Types of Parameters
Global Parameters
These parameters are defined globally in the model and provided with standard values.
Name 
Comment 
Default value 

gravity 
Gravitation 
9.80665 m/s² 
gravity3D 
Gravity vector (3D) 
{0.0,0.0,gravity} m/s² 
pAtm 
Atmosphere pressure 
1.01325 bar 
TAtm 
Atmosphere temperature 
20 °C 
iSim 
Counter for simulation run

0 
nSim 
Name of the simulation as text string: "text" 
empty 
Variable Element Parameters
Parameter Input of the Elements Using Variable Parameters – Parameters are Effective Quantities
In general, when the elements are not specially tailored to variable parameters, the solution algorithm in SimulationX assumes that the parameters used are constant.
Spring elements are one example of this. The force F is calculated as follows in the spring element:
or the torque T for a rotary spring:
.
If we transpose the equation with respect to the stiffness k, we get
,
which is precisely true for constant stiffnesses.
Therefore, if you want to work with variable stiffnesses in the spring element, you have to use the socalled effective stiffness , since it is likewise defined as the quotient of torque (or force) and deformation (j or x):
The effective stiffness thus corresponds with the slope of a straight line passing through the working point and the zero point of the Tjcharacteristic curve (cf. ). By all means, k_{eff} can be a function here. It does not have to be constant. For example, the following effective stiffness would be obtained for the torque in the coupling with the relation given in
.
If the expression is given as the parameter input for the stiffness of a spring element, the nonlinear relation will be precisely described. No integration over the parameter is required. Initial values for the simulation start (integration constants do not have to be known).
The following section discusses how to proceed if the stiffness is given as a derivative.
Integration over Variable Parameters – Parameters are Given as Derivatives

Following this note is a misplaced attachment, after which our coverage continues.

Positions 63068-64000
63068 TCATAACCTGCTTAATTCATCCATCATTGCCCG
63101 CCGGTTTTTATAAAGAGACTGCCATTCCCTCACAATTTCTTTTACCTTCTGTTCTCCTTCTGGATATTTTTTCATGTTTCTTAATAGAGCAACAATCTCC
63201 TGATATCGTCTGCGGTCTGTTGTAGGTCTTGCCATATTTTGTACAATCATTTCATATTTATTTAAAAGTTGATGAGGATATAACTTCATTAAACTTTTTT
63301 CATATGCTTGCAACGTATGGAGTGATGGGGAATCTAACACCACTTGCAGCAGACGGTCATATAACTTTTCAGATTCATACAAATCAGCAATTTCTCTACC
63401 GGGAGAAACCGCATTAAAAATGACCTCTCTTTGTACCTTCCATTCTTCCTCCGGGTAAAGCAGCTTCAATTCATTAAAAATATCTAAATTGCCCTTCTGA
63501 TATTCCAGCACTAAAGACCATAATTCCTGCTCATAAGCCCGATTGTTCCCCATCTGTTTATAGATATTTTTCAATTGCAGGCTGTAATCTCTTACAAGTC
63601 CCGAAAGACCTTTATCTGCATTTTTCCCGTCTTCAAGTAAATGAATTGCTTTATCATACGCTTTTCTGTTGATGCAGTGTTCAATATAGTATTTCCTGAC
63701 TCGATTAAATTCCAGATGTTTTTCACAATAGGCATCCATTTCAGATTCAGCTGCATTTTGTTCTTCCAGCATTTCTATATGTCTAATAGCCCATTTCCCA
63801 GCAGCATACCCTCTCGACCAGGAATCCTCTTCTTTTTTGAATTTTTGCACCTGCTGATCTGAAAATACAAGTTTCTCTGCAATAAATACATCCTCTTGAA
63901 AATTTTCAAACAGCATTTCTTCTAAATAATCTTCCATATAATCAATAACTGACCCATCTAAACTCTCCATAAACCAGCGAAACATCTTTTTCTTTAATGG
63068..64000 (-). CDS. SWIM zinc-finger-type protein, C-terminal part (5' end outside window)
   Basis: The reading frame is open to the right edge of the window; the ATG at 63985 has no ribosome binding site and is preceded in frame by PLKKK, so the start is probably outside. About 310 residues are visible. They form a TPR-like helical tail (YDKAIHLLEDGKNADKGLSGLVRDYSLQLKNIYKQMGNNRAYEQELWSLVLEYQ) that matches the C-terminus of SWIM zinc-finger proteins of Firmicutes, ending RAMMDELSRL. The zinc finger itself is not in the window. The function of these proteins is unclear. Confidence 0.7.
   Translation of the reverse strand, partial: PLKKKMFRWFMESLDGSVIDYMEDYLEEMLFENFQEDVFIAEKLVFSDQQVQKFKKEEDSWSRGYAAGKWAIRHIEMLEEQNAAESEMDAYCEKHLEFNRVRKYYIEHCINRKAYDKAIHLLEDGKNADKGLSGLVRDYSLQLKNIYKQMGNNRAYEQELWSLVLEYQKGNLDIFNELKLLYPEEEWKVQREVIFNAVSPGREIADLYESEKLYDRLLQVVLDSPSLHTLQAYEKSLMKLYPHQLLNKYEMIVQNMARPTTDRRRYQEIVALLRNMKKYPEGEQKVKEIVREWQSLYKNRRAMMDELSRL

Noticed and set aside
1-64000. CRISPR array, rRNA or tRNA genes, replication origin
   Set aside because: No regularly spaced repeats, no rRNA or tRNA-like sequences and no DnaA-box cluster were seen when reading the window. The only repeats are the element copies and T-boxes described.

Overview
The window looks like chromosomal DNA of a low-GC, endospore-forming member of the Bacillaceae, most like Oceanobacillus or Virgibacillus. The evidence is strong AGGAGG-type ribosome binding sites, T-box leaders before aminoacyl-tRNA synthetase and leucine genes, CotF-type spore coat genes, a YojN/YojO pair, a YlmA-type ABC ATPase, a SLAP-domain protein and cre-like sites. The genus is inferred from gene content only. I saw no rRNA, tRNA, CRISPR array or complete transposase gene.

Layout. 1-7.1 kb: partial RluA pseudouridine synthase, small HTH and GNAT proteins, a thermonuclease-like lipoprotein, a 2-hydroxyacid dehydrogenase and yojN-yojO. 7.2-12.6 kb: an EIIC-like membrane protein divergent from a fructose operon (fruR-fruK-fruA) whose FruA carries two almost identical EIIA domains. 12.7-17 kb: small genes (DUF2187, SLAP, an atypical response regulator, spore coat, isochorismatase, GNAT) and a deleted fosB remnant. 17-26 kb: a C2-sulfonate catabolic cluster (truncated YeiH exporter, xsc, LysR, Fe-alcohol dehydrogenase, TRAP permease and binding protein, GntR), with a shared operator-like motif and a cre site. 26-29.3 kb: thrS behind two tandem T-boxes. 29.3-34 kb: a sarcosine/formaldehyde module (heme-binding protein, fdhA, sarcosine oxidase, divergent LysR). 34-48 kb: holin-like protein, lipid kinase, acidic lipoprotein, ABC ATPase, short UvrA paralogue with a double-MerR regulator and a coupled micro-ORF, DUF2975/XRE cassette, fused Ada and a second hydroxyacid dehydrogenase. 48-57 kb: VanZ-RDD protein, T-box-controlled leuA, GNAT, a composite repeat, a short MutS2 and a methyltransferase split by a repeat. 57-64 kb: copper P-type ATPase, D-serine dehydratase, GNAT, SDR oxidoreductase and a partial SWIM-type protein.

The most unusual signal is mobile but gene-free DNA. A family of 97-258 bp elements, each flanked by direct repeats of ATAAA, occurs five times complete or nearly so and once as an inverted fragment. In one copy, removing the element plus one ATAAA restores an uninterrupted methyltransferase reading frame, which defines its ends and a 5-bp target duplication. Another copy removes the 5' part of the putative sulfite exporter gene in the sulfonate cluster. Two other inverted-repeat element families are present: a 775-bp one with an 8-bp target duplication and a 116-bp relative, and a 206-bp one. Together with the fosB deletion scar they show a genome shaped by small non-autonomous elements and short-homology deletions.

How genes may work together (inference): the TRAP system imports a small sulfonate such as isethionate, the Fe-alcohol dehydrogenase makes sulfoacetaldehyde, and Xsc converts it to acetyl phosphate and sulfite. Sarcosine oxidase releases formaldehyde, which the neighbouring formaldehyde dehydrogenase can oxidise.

If variable parameters are given as derivatives, an integration over these parameters is required. We will illustrate this again using a nonlinear spring as an example.
In general the spring stiffness k is defined with the following relation:
where k is the derivative of the torque T with respect to the angle j. Thus, the stiffness corresponds with the slope of the tangent at the working point of the Tjcharacteristic curve (Stiffness k and effective stiffness keff for nonlinear torquedeformation characteristic curves T(j)).
Figure 1: Stiffness k and effective stiffness keff for nonlinear torquedeformation characteristic curves T(j)
Transposing from the equation above yields the relation for the torque:
.
here is the integration constant.
Thus, the torque is calculated in the model by integration. Corresponding signal blocks are available for this.
If you want to directly transpose the above integration formula, you have to integrate over the differential angle j. section already tells you how this angle is obtained. This is also shown in Model structure of a coupling with nonlinear stiffness – integration of the stiffness over the angle . The integration takes place in the signal block Integral y over x of the Special Signal Blocks library. The torque applied at the output is once more put between the inertias of the coupling halves (J1 and J2) by means of the External Torque (coupling).
Figure 2: Model structure of a coupling with nonlinear stiffness – integration of the stiffness over the angle
In general, however, the integration during the simulation is made over time. You can also put down the integral for the torque for this. The torque is obtained as the integral over time by inserting .